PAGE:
Michelle Rupp: Joining me now is Dr. Chad Rodgers, AFMC’s chief medical officer, and pediatrician. Good morning, Dr. Chad!
Dr. Chad Rodgers: Good morning, how are you?
MR: I’m well. Thank you for coming in today. So, some stunning news came out in early June that there was a rise, and I want to make sure that I say it correctly, there was a rise in Type 2 Diabetes in children. That number doubled as a result, or maybe not as a result, but has doubled within the last year, and the pandemic has happened in the last year. So maybe it’s doubled as a result of the pandemic. That has to be shocking as a pediatrician to read those headlines.
CR: Yeah. You know, it wasn’t a huge surprise to me. During the pandemic, I began to see that everybody was staying at home, and the sports were shut down. People were not as active. We saw a lot of weight gain in our kids that we see in the clinic at every visit. You know, we took a height and weight and just consistently was saying about a 15-pound, 19, 20-pound weight gain. I began to talk to other pediatricians about it, and then they start to look at it even closer to see if this was just, you know, an Arkansas trend. This is a national trend. And of course, increasing weight increases the possibility that you’re going to develop Type 2 Diabetes. Your blood sugar will be a little bit higher; your cholesterol is going to go up. So, a lot of effects from the pandemic that we didn’t expect at the beginning.
MR: So, when a parent hears their child at the sweet tender age of, I don’t know, 7,8,9, 10 now has Type 2 Diabetes, can you reverse that or is that kind of like and here’s your life now until you pass away?
CR: Yeah. So, this is one of the reasons I went into pediatrics because there are many things that you can do to intervene. So, at those visits are going to get your height and weight checked. If you’re kind of trending up, you should get your blood sugar checked. The good thing for kids is that they’re still growing and developing. One of the ways that you can lower your blood sugar is through exercise. Kids are growing taller, which is to their benefit. Sometimes they can grow into the weight, or they could even lose weight or just by becoming more active. Kids can lose weight more quickly than adults lose weight. You begin to look at what their diet looks like and how much sugar they are consuming. And I love how people say “hidden sugars.” They’re not hidden. You look at the back of the label. You can see the sugar, high fructose corn syrup, which is a really concentrated sugar. So, many interventions can take place early on. They can lower their weight, lower their blood sugar and maybe postpone diabetes or the effects of diabetes for years. But many people, even adults, just losing weight and exercising can lower their blood sugar and decrease their possibility of going on and having lifelong diabetes.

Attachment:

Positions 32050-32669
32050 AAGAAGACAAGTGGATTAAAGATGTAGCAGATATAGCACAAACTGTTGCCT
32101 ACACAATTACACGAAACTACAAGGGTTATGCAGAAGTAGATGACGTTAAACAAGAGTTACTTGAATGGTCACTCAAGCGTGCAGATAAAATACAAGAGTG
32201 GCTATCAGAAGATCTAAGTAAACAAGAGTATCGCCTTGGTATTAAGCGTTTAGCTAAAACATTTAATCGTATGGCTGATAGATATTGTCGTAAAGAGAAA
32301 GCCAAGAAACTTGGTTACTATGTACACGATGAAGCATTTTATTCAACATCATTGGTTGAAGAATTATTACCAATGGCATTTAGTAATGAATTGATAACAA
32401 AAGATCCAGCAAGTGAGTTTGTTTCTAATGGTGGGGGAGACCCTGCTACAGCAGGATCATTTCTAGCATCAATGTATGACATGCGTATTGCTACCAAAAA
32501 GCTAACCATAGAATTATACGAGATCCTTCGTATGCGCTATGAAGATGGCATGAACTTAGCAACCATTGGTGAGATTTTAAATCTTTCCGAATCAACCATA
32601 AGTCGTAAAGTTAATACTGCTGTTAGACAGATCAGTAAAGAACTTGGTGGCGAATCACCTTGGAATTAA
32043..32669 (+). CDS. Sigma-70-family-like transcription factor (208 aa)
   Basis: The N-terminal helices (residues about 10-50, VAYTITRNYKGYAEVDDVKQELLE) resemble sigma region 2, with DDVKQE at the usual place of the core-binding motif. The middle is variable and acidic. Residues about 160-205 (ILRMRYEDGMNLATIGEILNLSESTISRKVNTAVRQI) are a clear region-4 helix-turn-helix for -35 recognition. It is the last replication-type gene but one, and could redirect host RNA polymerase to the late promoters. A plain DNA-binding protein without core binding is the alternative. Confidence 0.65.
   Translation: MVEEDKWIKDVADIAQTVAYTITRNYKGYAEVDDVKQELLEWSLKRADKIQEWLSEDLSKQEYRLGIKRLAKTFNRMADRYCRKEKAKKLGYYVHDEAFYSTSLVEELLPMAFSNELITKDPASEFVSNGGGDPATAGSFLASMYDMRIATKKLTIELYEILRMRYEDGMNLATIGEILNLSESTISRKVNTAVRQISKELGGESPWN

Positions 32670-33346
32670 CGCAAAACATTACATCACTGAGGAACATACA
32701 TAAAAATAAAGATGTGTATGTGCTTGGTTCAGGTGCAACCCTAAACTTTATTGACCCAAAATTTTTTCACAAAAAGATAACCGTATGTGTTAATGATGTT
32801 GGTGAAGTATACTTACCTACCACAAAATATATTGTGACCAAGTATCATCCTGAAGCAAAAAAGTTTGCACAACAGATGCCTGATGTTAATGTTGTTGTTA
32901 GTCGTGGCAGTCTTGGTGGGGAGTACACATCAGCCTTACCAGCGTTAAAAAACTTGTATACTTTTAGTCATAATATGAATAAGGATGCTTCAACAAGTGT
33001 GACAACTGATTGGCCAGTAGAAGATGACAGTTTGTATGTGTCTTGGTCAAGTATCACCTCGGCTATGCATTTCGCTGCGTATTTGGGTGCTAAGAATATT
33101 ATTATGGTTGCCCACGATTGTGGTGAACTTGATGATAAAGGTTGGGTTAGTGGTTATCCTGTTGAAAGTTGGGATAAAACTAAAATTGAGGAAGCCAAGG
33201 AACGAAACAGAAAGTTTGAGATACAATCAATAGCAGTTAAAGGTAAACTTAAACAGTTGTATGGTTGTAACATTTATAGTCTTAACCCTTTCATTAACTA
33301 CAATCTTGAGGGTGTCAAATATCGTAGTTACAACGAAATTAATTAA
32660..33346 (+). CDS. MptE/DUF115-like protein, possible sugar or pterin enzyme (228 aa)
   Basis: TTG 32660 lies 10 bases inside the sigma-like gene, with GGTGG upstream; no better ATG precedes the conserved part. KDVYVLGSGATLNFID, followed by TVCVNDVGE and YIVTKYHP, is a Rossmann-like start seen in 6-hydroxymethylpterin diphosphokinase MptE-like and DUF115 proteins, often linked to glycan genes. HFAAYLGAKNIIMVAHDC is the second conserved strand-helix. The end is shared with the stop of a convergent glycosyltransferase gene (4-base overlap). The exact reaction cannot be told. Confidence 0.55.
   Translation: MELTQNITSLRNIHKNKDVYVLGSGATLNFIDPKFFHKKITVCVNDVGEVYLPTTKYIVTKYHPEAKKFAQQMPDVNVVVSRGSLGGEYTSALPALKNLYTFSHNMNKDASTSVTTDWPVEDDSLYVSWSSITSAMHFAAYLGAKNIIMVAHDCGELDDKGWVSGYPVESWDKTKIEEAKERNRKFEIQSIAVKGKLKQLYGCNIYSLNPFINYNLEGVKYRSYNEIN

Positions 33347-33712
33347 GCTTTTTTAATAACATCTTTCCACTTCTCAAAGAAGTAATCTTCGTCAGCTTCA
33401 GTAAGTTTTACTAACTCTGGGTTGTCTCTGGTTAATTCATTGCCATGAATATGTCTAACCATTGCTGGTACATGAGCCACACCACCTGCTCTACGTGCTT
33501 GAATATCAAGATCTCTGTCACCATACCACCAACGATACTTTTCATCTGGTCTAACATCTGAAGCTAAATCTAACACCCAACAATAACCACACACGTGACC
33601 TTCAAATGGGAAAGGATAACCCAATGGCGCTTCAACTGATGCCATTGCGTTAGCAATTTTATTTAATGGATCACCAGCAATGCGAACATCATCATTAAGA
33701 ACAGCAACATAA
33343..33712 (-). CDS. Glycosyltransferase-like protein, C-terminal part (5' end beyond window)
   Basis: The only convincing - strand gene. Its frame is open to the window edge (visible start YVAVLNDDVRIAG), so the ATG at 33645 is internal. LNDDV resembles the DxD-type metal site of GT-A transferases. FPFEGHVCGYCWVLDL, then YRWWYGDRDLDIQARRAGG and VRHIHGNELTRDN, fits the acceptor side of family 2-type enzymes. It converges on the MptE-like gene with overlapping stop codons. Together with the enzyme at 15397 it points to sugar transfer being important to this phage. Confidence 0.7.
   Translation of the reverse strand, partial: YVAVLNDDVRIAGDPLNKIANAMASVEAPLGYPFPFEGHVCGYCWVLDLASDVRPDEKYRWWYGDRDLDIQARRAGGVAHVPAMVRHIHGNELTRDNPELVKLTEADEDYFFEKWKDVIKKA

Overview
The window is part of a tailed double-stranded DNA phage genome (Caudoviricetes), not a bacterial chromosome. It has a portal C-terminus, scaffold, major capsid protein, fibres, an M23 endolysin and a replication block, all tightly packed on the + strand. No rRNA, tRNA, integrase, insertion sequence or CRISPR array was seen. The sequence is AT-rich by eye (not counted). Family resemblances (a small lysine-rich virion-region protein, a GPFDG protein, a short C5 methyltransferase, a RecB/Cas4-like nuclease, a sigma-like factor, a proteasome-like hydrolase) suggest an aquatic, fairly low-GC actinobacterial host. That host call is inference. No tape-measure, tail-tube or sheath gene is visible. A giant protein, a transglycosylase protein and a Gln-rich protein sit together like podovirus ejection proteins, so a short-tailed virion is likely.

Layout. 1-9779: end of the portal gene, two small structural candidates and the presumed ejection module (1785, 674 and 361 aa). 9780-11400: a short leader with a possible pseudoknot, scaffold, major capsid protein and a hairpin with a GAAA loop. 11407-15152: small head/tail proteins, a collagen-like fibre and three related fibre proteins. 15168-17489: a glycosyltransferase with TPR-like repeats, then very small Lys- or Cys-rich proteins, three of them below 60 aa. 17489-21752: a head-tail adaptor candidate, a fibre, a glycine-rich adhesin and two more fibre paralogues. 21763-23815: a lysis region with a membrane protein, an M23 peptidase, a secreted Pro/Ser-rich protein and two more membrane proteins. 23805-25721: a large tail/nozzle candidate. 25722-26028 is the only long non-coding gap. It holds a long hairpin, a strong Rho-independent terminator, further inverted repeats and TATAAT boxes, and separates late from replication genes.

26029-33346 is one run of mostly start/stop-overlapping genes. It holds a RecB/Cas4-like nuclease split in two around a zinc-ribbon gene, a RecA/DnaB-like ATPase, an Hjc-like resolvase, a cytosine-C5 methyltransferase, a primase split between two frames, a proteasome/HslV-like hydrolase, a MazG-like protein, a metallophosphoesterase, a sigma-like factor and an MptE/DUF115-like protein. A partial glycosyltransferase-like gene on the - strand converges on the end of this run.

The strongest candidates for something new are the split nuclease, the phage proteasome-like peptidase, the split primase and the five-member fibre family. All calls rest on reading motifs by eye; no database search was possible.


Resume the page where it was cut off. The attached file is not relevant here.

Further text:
MR: Okay, so it’s not necessarily something permanent, but it will be something that you have to stay on top of.
CR: Right? Exactly. Because if the weight comes back, your sugars will probably go back up, and you’re going to go into that diabetic phase.
MR: What do you say to parents? How can they help fight childhood obesity?
CR: So, we talked about this earlier, you know, it’s a family thing. It’s not just one person. If one person in the family has high blood sugar, one person has high cholesterol. It’s a whole family effort for the whole family to eat a diabetic diet to lower blood sugar. I think that’s something you have to do. I think there’s something we have to do as a community, as a culture. Increase physical activity. Increase opportunities and access to safe places to exercise. Ensure that our kids have access to healthy foods and are not so high in sugar and fats. Avoid processed foods and eat more fresh meats, fruits, and vegetables. These things will help control your body’s sugar for your lifetime.
MR: Because the sugar you get in an orange or an apple or a banana is completely different than the sugar you’re going to get in ice cream, soda pop, or candy.
CR: The first step you can do is just start to look for high fructose corn syrup. It is concentrated sugar that goes quickly into the cells of our body, where we store fat. And so you know if you’re looking for a first step, that’s the one. The second one is to start to increase your physical activity. You know, just get out and walk. Okay?
MR: All right, Dr. Chad. Thank you so much as always, love having you here.